Stevens, J.
Archival tagging of school sharks in southern Australia 
School sharks, Galeorhinus galeus, are an important commercial species in the Australian Southern Shark Fishery. A current project is using archival tags to try and answer certain questions on vertical distribution, 'onshelf' and 'offshelf' movement components, Tasman Sea distribution, pupping migrations and pupping areas. A 'dummy' tagging experiment was carried out to evaluate the suitability of internal versus externally located tags and between unstreamlined and hydrodynamically shaped external tags. The overall recapture rate after three years was 15% and although unstreamlined external tags were returned at a lower rate (11%) than streamlined externals (16%) and internal tags (19%) these differences were not statistically significant. In November 1997, 30 archival tags were deployed on school sharks in waters off South Australia; these tags were mounted externally on the first dorsal fin and were semi-streamlined. One tag was returned after 7 days and another after 23 days. No further returns have been made to date. Both recaptures showed an interesting diurnal vertical migration between as deep as 500 m during the day to near the surface at night. Geo-positioning from the light data are discussed. Immediate plans are to release a further batch of fish with internal tags.

Strong, Wesley R.
Elasmobranch behavioral ecology: oxymoron or opportunity?
Behaviorally and ecologically, sharks and their allies exhibit remarkable diversity. Over the past several decades, Don Nelson and his contemporaries made enormous progress in the understanding of shark behavior. The vexing task of relating this behavior to species and community ecology now stands in plain view. The study of behavioral ecology can, in the broad sense, be construed to include almost anything the animal does within the context of its environment. As a discipline, however, behavioral ecology has specific stated goals, principally to understand the evolution of animal behaviors. Sharks in general are not well suited to these goals. As a result, empirical work is often limited to descriptions of life history, distribution and abundance and basic investigations of morphological and behavioral adaptations. Critically assessing how the latter affect survivorship and fitness is a formidable task, one that largely remains in the domain of those who study teleosts, birds, etc. Nonetheless, elasmobranchs possess a number of unique traits. And given their long-held positions as apex predators of the world ocean, much work remains to be done in the area of predation. Understanding sharks' roles in the ecosystems they inhabit is central to species management and, ultimately, to the "holy grail" of successful, system-wide management.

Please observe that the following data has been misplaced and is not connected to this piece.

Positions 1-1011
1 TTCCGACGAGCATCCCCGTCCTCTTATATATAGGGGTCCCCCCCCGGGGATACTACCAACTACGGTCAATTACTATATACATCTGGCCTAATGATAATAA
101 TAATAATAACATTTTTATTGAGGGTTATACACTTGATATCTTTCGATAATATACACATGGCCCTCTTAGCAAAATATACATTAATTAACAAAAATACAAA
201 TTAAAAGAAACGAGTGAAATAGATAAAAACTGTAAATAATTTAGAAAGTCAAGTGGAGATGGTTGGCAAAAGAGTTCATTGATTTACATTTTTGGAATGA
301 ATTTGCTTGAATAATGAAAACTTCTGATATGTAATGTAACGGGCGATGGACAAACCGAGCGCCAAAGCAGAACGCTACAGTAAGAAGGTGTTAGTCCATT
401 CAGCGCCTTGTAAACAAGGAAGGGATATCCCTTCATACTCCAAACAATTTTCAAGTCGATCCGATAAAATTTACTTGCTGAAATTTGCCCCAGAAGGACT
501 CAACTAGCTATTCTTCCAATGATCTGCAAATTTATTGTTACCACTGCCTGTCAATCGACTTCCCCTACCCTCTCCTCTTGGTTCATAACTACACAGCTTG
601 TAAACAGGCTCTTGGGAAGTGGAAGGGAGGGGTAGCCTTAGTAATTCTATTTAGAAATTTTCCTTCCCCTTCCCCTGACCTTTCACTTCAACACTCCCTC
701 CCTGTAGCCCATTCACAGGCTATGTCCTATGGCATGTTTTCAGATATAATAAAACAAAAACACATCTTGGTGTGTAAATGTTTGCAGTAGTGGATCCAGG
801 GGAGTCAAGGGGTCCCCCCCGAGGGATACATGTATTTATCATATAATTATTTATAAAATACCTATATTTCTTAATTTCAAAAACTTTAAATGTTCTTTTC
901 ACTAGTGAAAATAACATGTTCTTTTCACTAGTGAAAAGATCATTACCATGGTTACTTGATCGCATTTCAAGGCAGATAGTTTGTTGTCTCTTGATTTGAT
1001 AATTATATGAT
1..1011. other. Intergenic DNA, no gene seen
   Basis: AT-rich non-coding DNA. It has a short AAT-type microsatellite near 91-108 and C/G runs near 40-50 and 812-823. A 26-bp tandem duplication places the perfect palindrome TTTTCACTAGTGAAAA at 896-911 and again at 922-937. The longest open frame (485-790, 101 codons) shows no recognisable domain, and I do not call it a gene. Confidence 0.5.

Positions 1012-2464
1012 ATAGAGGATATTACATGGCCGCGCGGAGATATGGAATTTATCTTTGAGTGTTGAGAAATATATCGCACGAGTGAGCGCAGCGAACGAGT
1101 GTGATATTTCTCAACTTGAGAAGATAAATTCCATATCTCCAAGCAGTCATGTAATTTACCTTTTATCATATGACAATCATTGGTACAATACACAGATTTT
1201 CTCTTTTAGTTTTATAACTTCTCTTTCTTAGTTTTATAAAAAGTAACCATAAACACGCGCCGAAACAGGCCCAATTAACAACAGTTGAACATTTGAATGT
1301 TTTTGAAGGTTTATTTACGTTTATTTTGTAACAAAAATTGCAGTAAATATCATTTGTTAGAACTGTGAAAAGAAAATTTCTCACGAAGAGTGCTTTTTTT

Summers, A.P.
Trabecular prismatic cartilage: a novel solution to strengthening the jaws of a cartilaginous fish 
A synapomorphy of the cartilaginous fishes (Chondrichthyes) is that some, or all, of the skeleton is composed of calcified cartilage known as prismatic cartilage. The surface of prismatic cartilage is a mosaic of plates of calcium apatite crystals called tesserae. These tesserae surround a core of hyaline cartilage much as the rind surrounds the pulpy fruit of an orange and serve to stiffen the skeletal element. In both jaw cartilage of the cownose ray, Rhinoptera bonasus, struts of calcification run through the hyaline cartilage core. Cownose rays feed on mollusks, ophiuroids and other hard prey. Tooth plates of adults show distinct wear patterns where the prey is usually crushed. A sagittal section through this 'trabecular cartilage' shows that the struts are positioned so as to prevent buckling in this area. The common ancestor of cartilaginous and bony fishes is thought to have had a bony endoskeleton. The lamellar bone of the tesserae and vertebrae of chondrichthians is evidence that the skeleton has not lost osteogenic potential entirely. The data presented here indicate that a novel developmental and biochemical process is also at work in the cartilage. Data from neonate individuals indicates that teh process of trabeculation is not epigenetic, but rather is part of a fixed developmental pattern. Bone is typically strengthened through endosteal deposition and trabeculation. In a remarkable example of convergence, multiple layers of tesserae and strut formation serve the same purpose in cartilage.